That made Missouri Corn Growers CEO Gary Marshall mad enough to cancel his 33-year membership with AAA and write a letter to Darbelnet explaining why and pointing out the facts.

“Approximately 80 percent of the vehicles on the road today are 2001 or newer and approved by the EPA to use the ethanol blend,” wrote Marshall. “In terms of possible engine damage, E15 is sold in 12 other states with no issues reported. We are unaware of AAA’s Roadside Assistance program picking up a single driver stranded alongside the road due to an engine issue caused by E15.”

If your organization is concerned about warranties, it should be noted E15 wasn’t approved by EPA when many vehicle owner’s manuals were written. Just like aftermarket fuel additives, such as stabilizers and octane boosters, specific fuels or additives are not always listed in a vehicle’s owner manual. According to the Renewable Fuels Association, use of these non-mentioned fuels and fuel additives does not necessarily void a vehicle warranty. In fact, vehicle manufacturers may not deny a warranty claim based on use of a different fuel if that fuel did not contribute to the problem for which the warranty claim is made.

Marshall informed Darbelnet that he is canceling his membership because he refuses “to support an organization so clearly aligned with the oil industry.” Every member of my family is also a long-time AAA member. I just used it last week when I was driving to Ft. Lauderdale with my oldest daughter to see my family and our car broke down halfway into a 10 hour trip. I’ve never had a problem with their service and it gives me great piece of mind to know that our daughters have someone to call if they have car trouble.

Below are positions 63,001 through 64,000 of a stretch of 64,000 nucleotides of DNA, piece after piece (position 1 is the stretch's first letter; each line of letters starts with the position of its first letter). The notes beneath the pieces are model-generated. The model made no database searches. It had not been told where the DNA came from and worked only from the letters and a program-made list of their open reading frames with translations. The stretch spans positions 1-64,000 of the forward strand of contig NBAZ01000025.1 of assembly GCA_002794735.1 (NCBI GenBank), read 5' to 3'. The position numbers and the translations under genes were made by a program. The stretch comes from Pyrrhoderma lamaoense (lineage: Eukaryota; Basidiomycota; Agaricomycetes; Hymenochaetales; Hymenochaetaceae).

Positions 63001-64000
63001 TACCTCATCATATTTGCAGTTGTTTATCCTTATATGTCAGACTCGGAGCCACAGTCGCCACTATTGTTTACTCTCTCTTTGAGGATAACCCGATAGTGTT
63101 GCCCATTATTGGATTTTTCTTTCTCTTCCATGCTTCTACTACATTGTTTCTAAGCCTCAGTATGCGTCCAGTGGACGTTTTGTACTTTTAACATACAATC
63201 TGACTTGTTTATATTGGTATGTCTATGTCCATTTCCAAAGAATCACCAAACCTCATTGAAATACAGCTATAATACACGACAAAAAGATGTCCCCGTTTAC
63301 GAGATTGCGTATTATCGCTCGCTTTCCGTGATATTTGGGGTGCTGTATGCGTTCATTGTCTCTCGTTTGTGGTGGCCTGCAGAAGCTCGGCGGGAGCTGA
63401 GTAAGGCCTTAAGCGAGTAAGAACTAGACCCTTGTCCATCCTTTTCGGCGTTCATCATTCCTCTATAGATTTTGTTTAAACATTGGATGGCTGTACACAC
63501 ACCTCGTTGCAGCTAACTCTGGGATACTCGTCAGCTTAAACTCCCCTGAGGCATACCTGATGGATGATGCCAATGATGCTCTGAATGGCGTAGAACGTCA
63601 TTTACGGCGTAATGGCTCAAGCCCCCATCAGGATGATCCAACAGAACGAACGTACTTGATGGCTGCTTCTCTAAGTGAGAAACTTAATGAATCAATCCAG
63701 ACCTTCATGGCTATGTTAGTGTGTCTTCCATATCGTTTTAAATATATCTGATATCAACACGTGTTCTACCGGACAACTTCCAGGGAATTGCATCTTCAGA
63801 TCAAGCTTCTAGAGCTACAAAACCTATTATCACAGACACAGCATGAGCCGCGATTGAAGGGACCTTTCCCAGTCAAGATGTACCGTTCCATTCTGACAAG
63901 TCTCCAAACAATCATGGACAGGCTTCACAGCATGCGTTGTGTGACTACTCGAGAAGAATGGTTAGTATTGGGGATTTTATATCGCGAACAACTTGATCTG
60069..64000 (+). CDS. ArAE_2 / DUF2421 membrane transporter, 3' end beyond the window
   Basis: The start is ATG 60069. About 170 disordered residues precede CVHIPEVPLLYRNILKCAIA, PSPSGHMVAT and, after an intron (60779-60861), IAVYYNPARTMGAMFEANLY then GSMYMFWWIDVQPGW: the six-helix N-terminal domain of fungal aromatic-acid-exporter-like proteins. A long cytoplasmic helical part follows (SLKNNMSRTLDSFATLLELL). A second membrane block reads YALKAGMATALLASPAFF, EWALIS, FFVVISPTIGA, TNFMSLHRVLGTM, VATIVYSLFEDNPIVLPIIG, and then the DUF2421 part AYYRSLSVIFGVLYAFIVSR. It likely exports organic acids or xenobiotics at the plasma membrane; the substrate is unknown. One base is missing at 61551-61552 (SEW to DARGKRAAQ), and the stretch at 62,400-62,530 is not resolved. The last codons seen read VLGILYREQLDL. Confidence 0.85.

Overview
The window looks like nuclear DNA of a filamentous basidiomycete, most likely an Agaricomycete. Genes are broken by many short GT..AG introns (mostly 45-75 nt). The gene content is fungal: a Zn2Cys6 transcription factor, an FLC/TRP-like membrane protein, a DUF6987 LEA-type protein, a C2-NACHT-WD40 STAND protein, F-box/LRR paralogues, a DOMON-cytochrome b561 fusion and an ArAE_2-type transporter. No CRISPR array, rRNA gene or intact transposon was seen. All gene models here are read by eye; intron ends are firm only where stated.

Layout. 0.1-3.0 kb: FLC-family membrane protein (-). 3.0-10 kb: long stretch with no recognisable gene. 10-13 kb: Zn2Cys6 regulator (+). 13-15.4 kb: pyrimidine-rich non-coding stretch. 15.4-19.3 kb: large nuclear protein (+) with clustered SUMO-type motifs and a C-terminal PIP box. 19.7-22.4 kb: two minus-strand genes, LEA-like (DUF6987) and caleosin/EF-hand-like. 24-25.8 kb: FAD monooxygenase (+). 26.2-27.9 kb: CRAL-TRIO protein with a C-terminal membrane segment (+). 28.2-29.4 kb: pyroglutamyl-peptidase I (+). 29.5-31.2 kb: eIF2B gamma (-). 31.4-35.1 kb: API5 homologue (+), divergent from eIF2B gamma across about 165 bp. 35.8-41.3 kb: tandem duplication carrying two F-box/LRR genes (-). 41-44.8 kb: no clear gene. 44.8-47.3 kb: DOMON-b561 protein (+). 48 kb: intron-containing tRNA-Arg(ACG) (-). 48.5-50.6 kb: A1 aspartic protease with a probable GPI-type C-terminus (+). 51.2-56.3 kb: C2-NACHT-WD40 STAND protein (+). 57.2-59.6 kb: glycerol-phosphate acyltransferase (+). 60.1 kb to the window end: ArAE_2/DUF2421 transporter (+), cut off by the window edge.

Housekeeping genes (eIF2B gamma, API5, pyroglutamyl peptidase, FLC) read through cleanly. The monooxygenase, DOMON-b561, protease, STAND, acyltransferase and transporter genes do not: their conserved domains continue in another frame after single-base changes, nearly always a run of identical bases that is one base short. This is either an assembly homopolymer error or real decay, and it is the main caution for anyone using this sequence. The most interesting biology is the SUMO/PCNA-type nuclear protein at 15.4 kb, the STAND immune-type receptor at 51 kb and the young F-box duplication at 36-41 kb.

However, there are alternatives. According to Consumer Reports, there’s actually “an army of other businesses” offering roadside assistance plans – including insurance companies, carmakers, oil companies, credit-card issuers, even cell-phone service providers.

We’re looking at our options now and plan to cancel our AAA membership as soon as possible. No reason to support a company so outspokenly against a fuel we believe it and the farmers who make it possible.

GMO Bans Threaten Farming Freedom

In Biotechnology by Cindy

“This is just the beginning,” says Rebecca Spector with the Center for Food Safety about new laws passed this week in two Oregon counties banning the cultivation of genetically engineered (GE) crops.

no-farmsAnd that is a scary thought. We’re talking about making laws telling farmers they cannot grow perfectly legal crops. The initiatives in both Josephine County and Jackson County passed overwhelmingly – by a whopping 32% in one of them! These counties border California and produce mainly fruit, potatoes and livestock.

Oregon has a right-to-farm law and last year the state legislature passed a law preempting local governments from regulating genetically engineered crops. However, since Jackson County’s GMO measure was already approved for the ballot, it was exempted from that bill. And supporters of the ban say it is “well crafted” to withstand a legal challenge to the right-to-farm law and Oregon’s constitution.

Farmers in Oregon are understandably worried. “This isn’t Monsanto or Syngenta, these are local farms that have been farming the way they have chosen here in the valley for generations,” said Ian Tolleson of the Oregon Farm Bureau. “Regrettably ideology has won over sound science and common sense.”

Indeed. And what are farmers to do about it? How on earth are we to win this battle with only sound science and common sense on our side? Remember, this is just the beginning, and the very future of farming is at stake.